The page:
I. Core Areas
The Joint United Nations Programme on HIV/AIDS (UNAIDS) comprises ten cosponsoring agencies—the United Nations Children’s Fund (UNICEF), the United Nations Development Programme (UNDP), the United Nations Population Fund (UNFPA), the United Nations Office on Drugs and Crime (UNODC), the International Labour Organization (ILO), the United Nations Educational, Scientific and Cultural Organization (UNESCO), the World Food Programme (WFP), the World Health Organization (WHO), the World Bank, and most recently the United Nations High Commissioner for Refugees (UNHCR). UNAIDS is the leading advocate for worldwide action against HIV/AIDS. It promotes partnerships among and between a broad range of actors—including other UN agencies, governments, corporations, media, sports and religious organizations, community-based groups, regional and country networks of people living with HIV/AIDS (PLWHA), and civil society representatives—to mobilize an enhanced response to AIDS.
UNAIDS has its Secretariat in Geneva and is guided by a Programme Coordinating Board (PCB)1 with representatives of 22 governments from all geographic regions, the ten UNAIDS Cosponsors, and five NGOs, including associations of people living with HIV/AIDS. UNAIDS is headed by an Executive Director, Michel Sidibé. UNAIDS leads, strengthens and supports an expanded response aimed at preventing transmission of HIV, providing care and support, reducing the vulnerability of individuals and communities to HIV/AIDS, and alleviating the impact of the epidemic. UNAIDS supports a more effective global response to AIDS through advocacy for effective action; strategic information; tracking, monitoring and evaluation of the epidemic and of responses to it; civil society engagement and partnerships; and mobilization of resources.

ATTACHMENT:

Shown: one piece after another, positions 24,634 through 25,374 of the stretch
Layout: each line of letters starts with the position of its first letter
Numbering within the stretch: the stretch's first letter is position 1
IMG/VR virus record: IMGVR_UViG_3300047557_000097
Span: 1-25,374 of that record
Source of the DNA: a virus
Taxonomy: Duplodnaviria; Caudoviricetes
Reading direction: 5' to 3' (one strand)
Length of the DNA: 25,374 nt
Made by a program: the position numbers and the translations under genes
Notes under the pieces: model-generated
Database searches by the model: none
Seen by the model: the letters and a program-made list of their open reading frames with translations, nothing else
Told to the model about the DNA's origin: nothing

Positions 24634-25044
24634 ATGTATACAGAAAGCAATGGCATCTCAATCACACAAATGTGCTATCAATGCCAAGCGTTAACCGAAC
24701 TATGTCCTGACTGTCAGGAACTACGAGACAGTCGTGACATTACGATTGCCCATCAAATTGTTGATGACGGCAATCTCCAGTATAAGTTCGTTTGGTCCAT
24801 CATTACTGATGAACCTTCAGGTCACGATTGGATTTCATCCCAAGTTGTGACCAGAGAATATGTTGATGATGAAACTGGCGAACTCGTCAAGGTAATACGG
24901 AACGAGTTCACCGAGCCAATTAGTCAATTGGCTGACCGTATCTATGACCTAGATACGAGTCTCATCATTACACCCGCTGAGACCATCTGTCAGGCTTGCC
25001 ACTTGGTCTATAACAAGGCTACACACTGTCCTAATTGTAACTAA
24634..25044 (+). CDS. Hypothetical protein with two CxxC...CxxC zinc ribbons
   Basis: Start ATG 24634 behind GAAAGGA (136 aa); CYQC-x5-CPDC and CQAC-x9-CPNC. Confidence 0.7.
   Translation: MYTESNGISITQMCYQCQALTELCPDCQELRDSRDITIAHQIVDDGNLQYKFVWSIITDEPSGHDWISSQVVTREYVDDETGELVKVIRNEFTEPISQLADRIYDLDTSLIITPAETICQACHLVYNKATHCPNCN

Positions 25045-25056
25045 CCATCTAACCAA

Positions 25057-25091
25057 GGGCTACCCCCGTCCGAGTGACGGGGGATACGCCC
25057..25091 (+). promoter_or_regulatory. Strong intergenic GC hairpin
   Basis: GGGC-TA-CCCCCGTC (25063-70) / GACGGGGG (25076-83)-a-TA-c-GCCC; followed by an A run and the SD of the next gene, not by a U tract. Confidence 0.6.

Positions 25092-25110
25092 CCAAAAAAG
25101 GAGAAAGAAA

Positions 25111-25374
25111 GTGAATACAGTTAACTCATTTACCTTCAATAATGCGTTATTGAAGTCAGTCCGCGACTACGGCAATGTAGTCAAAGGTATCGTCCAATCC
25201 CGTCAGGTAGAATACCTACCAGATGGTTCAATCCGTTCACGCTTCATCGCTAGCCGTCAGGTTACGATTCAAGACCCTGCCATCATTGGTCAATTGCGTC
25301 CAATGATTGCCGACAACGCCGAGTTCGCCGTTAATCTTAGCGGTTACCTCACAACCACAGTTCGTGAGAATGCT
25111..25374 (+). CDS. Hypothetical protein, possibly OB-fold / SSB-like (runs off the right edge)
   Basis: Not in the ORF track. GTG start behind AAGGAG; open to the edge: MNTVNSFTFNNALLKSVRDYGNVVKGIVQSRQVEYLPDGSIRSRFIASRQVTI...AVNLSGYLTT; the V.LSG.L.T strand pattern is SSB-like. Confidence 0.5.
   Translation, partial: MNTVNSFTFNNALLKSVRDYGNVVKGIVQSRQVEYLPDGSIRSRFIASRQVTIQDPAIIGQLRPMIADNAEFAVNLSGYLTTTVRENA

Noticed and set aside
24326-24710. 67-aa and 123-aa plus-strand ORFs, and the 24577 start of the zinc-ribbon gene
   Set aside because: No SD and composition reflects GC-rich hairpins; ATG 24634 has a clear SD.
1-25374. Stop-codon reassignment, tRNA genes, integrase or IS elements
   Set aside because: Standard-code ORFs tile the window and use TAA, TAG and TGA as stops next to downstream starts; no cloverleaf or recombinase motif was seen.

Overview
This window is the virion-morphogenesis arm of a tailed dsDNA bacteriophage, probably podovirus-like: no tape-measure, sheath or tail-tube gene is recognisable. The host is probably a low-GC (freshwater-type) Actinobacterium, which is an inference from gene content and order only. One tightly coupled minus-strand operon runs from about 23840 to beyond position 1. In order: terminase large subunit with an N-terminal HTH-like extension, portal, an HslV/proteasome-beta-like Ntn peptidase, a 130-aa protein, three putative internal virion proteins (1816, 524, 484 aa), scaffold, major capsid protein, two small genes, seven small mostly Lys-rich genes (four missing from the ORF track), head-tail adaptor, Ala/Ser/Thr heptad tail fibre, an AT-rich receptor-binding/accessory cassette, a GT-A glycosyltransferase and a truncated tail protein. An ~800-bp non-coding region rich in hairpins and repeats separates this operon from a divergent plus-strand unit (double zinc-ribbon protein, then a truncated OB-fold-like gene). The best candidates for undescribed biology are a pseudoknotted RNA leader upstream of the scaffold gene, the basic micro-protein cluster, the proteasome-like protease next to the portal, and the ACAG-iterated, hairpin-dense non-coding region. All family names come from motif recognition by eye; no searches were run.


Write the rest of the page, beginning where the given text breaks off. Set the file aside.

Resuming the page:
II. Engagement with External Actors
The UN Declaration of Commitment on HIV/AIDS2 provides the guiding framework for UNAIDS’s action, and calls for the full and active participation of civil society, the business community and the private sector. Since June 2001, UNAIDS has focused on fostering and supporting partnerships at global and regional levels; supporting countries in the development of partnerships involving government, civil society, community-based organizations, the private sector, media and international actors; and promoting best practices to support the dissemination of a broad range of best practices.
The Secretariat engages with NGOs that emerge as a result of the epidemic; interest-based organizations; faith-based organizations; development and humanitarian organizations; and advocacy organizations. UNAIDS helps promote collaboration between different CSOs, for example, between the International Federation of the Red Cross (IFRC) and the Global Network of People Living with HIV/AIDS (GNP+) and the Young Women’s Christian Association (YWCA) and the International Community of Women living with HIV/AIDS (ICW). In particular, UNAIDS works with youth organizations, women’s groups, community groups, sex workers’ organizations, gay men’s groups, and networks concerned with reducing harm from injecting drug use.
The Secretariat recognizes that civil society plays a key role in the response to the AIDS epidemic in countries around the world.. The wide range of strategic and tactical expertise within civil society organizations makes them ideal partners in the process of preparing National Progress Reports and to provide quantitative and qualitative information to augment the data collected by governments.
UNAIDS has been working with civil society at national, regional and global levels, including in program development and implementation, and advocacy.